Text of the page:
New printing system introduced to CSUSM


Cody Cook

Students get their paws printed in Kellogg Library.

Ali Elston, Breaking News Reporter


Printing on campus has become easier and more versatile through CSUSM’s new system referred to as “Paw Print”.

Students are able to send documents from personal or off campus devices to on-campus printers. Printers will hold documents for 72 hours, filed under the student’s campus information. Access to these held documents requires only a swipe of the student ID card or the input of Campus ID and password information. If the document is no longer needed, it can be cancelled by waiting the 72 hours until it expires, or logging onto the print system and deleting it. If canceled, print costs will be refunded to the student or user.

“You can send anything from home, it’s so great!” said Candie Halstead, Director of User Support Services. Documents are sent to the printers via email, so they can be sent with ease.

Paw Print has extensive positive attributes for both students and faculty to utilize. Through Paw Print, printing has become more inexpensive. For black and white prints, the cost is now 12 cents per page and 25 cents per color page. Not only is it cheaper to print, but it is easier to load money onto printing accounts. Students can now use credit cards in addition to cash when loading money for print jobs.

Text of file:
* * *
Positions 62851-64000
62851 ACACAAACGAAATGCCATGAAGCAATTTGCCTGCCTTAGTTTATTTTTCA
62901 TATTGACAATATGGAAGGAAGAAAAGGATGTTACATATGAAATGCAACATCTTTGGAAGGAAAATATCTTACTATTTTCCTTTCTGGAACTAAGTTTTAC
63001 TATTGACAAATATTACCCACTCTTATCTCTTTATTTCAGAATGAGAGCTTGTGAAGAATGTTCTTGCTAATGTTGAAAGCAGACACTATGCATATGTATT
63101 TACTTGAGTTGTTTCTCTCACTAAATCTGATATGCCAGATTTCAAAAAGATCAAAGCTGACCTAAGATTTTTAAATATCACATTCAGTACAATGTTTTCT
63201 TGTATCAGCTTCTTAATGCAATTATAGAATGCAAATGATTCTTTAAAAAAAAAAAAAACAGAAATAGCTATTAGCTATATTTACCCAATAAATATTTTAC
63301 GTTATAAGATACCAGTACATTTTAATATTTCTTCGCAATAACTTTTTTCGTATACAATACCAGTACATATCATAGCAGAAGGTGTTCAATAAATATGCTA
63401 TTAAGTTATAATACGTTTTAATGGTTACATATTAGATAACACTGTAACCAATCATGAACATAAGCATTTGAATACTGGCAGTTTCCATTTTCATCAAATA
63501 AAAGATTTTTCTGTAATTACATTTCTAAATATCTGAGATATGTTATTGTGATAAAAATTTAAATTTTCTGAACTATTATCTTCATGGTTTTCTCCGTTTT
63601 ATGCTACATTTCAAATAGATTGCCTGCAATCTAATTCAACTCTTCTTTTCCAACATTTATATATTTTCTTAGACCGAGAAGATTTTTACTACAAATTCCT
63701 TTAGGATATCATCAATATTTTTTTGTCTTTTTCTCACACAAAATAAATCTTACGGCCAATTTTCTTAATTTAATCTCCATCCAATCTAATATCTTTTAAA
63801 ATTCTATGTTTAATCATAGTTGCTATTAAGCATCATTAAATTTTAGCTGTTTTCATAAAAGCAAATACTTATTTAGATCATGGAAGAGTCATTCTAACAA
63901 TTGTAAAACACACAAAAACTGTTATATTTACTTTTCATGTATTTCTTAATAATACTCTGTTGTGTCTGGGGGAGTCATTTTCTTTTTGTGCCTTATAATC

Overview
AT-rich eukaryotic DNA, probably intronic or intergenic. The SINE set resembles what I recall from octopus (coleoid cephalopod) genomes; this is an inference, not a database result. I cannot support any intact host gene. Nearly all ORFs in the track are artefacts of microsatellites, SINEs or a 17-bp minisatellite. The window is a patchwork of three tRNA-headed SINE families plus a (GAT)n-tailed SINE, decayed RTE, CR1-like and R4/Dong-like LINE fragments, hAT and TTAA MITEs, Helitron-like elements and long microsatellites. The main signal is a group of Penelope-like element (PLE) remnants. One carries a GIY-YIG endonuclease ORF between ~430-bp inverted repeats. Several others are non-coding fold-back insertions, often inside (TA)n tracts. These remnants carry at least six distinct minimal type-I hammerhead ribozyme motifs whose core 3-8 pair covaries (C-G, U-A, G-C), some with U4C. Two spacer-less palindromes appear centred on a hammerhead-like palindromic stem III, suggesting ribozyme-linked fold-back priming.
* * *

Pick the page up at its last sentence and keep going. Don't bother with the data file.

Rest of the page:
If users prefer to use cash to pay for print jobs, pay stations are located in the Kellogg library on both the second and third floors, and also in the University Student Union (USU). Printers are located in virtually every building on campus including the Kellogg library, the USU, the University Village Apartments, The Quad and other halls.

Like most technology-based systems, Paw Print does have a glitch that occurs. Halstead explained that the pay stations do not take ‘old bills’. If anyone tries to use old or crumpled cash to load money for print jobs, the pay station will jam. If this issue occurs, users must contact the student help desk and get the jam resolved in order to continue.

“The machine is so high tech that it doesn’t take older dollars,” said Lorena Santiago, a junior on campus who experienced this jamming issue.

Paw Print is used not only on the CSUSM campus, but also at the Temecula location. The system was tested throughout the summer and was implemented in the middle of June.

The number of users nearly doubled between Sept. 2 and Sept. 5 and Halstead speculates that this number will continue to grow rapidly until mid semester.